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Seven Levels of Angels: Arkansas interns break into baseball

The hours are long and pay is lousy, but you can’t beat living at the ballpark.

First Published Jul 16 2013 01:01 am • Last Updated Apr 04 2014 04:32 pm

North Little Rock, Ark. • The sun penetrates the blinds on a July morning and Tyler Burchfield checks his clock, discovering he must report to work in an hour.

And then he goes back to sleep for another 55 minutes. There’s a lot to be said for living in right field.

At a glance

Arkansas Travelers

League » Texas.

Level » Double-A.

Home » Dickey-Stephens Park (7,200).

Average attendance » 4,558.

Record » 47-45 (14-9 second half).

2013 All-Stars » C Jett Bandy (.246), 1B C.J. Cron (.287), 2B Taylor Lindsey (.271), OF Randal Grichuk (.245), P Lay Batista (3-6); P Brandon Hynick (8-3), P Mike Piazza (4-2), P Kevin Johnson (3-3).

Utah ties » Cron is a former University of Utah catcher/first baseman.

Notable » On Aug. 14, the Travelers will play the 15,000th game in franchise history.

Meet the interns

Name Age College Hometown

Seth Flolid 24 Minn. St., Mankato Chanhassen, Minn.

Brock Haggard 24 Indiana Eaton, Ind.

Benny Barrett 22 Keane State Franklin, Mass.

Joe Peters 23 St. Cloud State Apple Valley, Minn.

Tyler Burchfield 22 Arkansas Tech Benton, Ark.

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Technically, the three-bedroom apartment that Burchfield shares with four other Arkansas Travelers interns is part of the maintenance shop, built about 50 yards from the right-field foul pole of Dickey-Stephens Park.

The sprawling Marriott property in downtown Little Rock frames the view from home plate. On this side of the Arkansas River, the interns’ dorm-style accommodations allow for a convenient commute down the ramp to the field. They assemble at 8 a.m. following every home game to remove the tarps covering the batter’s boxes and the mound, before launching into a full day’s — and evening’s — list of duties to prepare the stadium and help stage in-game promotions.

And they profess to love it. "We’re working at a baseball park," said Burchfield, sitting in the dugout during an afternoon break. "It’s kind of self-explanatory."

Maybe so, but it definitely is not for everybody. There could be no greater euphemism in sports management than "stadium operations intern." The job description includes 16-hour game days and tasks such as collecting trash in the stands soon after the last pitch and thoroughly blowing down each row of seats the next morning.

They earn several thousand dollars (just don’t do the per-hour math) for about seven months’ work, plus housing and leftover food from the players’ clubhouses. That’s good enough for Joe Peters, who’s reheating a late-night concoction of pulled pork, chips and cheese sauce. "It almost still feels like I’m on vacation," he said.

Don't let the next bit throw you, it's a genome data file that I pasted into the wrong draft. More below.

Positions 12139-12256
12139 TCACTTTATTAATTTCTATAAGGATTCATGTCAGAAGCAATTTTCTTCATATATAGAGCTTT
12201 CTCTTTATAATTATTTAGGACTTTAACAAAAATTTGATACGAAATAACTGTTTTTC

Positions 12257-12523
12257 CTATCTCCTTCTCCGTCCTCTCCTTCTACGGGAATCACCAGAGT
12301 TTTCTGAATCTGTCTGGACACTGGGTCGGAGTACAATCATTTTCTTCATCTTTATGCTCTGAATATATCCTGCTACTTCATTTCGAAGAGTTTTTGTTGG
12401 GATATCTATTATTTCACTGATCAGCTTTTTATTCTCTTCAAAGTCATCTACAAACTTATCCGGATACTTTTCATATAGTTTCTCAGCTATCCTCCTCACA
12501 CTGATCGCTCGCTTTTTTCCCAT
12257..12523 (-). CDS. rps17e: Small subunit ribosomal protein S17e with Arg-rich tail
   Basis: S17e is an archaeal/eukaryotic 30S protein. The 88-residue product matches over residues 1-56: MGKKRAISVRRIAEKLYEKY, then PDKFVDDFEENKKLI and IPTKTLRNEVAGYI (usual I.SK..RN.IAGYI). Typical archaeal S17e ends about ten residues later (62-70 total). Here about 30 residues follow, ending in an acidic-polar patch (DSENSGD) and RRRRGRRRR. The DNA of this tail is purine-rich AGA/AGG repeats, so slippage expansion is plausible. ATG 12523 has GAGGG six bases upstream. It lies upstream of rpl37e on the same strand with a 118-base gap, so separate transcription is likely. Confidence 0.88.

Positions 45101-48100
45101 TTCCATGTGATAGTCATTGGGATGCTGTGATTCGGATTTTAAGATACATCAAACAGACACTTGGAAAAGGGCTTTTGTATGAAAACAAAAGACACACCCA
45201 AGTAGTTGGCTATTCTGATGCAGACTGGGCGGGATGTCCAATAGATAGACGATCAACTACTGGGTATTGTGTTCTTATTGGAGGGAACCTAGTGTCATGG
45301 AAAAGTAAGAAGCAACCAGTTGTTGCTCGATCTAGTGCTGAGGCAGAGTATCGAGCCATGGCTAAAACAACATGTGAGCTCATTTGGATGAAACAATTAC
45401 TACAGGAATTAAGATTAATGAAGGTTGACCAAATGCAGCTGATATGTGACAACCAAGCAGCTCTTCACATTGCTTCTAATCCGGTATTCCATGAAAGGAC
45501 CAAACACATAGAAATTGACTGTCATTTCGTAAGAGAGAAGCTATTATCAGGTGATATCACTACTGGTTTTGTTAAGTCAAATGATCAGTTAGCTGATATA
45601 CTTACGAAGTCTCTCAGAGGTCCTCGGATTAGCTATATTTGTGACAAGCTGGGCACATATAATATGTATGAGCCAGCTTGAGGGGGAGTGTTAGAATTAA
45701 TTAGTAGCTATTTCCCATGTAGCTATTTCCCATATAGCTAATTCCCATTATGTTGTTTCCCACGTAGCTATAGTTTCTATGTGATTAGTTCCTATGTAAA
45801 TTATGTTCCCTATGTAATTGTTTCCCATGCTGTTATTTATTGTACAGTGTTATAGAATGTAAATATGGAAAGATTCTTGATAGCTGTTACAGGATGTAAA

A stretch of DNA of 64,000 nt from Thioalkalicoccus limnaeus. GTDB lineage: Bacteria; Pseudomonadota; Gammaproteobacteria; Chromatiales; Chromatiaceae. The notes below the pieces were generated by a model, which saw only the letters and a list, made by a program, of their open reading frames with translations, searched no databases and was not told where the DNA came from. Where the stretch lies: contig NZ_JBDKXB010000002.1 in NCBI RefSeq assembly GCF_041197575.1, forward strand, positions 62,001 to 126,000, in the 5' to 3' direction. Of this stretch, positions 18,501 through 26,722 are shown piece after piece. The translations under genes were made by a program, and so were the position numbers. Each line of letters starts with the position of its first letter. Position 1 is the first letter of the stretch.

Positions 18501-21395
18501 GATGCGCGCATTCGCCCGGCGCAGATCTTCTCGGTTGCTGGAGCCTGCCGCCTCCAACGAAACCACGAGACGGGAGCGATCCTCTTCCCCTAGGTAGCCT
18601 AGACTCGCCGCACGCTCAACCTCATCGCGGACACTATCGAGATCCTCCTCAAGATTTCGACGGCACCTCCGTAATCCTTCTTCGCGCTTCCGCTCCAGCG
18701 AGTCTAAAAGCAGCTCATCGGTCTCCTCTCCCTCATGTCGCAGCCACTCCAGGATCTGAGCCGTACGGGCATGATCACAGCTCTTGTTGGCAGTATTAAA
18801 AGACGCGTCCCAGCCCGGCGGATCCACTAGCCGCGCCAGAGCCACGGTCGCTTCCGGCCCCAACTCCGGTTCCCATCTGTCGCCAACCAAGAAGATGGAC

Four of the five are college graduates; Burchfield is the exception, hired as a replacement. None of them knows what’s next, after they winterize the stadium in September, although the word is that one or more of them may be added to general manager Paul Allen’s full-time staff. Brock Haggard’s stated goal is to "see how long he’ll keep me around."

Virtually every sports franchise employs interns, but the Travelers’ arrangement is distinctive. Bill Valentine, a former American League umpire who served as the Double-A franchise’s general manager, launched the program about 25 years ago with his own twist. He provided housing, about a block from the old Ray Winder Field.

During the design phase of Dickey-Stephens Park, built in 2007, Valentine made sure the interns’ quarters would be even closer to the field. That allows them to duck inside and cool off when the weather hits 100 degrees with 80 percent humidity.


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An element of bonding comes with the housing situation and workload, but so does the potential for wearing on one another. That’s why Allen, himself a former intern, instructs his staff to screen the applicants for personalities that will blend well. If anything, the interviewers try to scare them away. Allen proudly cites hiring three classes of interns with no attrition, in his previous role.

"They definitely told us it wasn’t going to be glamorous," said Seth Flolid, as he mopped an elevator floor.

The warnings should have dissuaded a couple of 2013 interns. They’ve quit, but not before one of them saved the season.

Rather than routinely covering the infield after games, a major undertaking for a small crew, they sometimes rotate hourly vigils. The departed intern was known for missing his checks, but he delivered a 4 a.m. alert that enabled them to respond to an approaching downpour. They ran across the outfield in the rain, carrying sandbags to hold the tarp in place.

And then they all went back to bed, until a few minutes before 8.

About the series

The Salt Lake Tribune’s Kurt Kragthorpe spent early July on the road taking stock of the teams, players, fans and ballparks of the Los Angeles Angels and their minor league affiliates. His purpose: to ferret out great stories at each stop and, in the bigger scheme, connect the dots between what fans love about baseball — especially the minor league version — and the players toiling to make it to the bigs. Tuesday » Little Rock. Wednesday » Orem.



Copyright 2014 The Salt Lake Tribune. All rights reserved. This material may not be published, broadcast, rewritten or redistributed.

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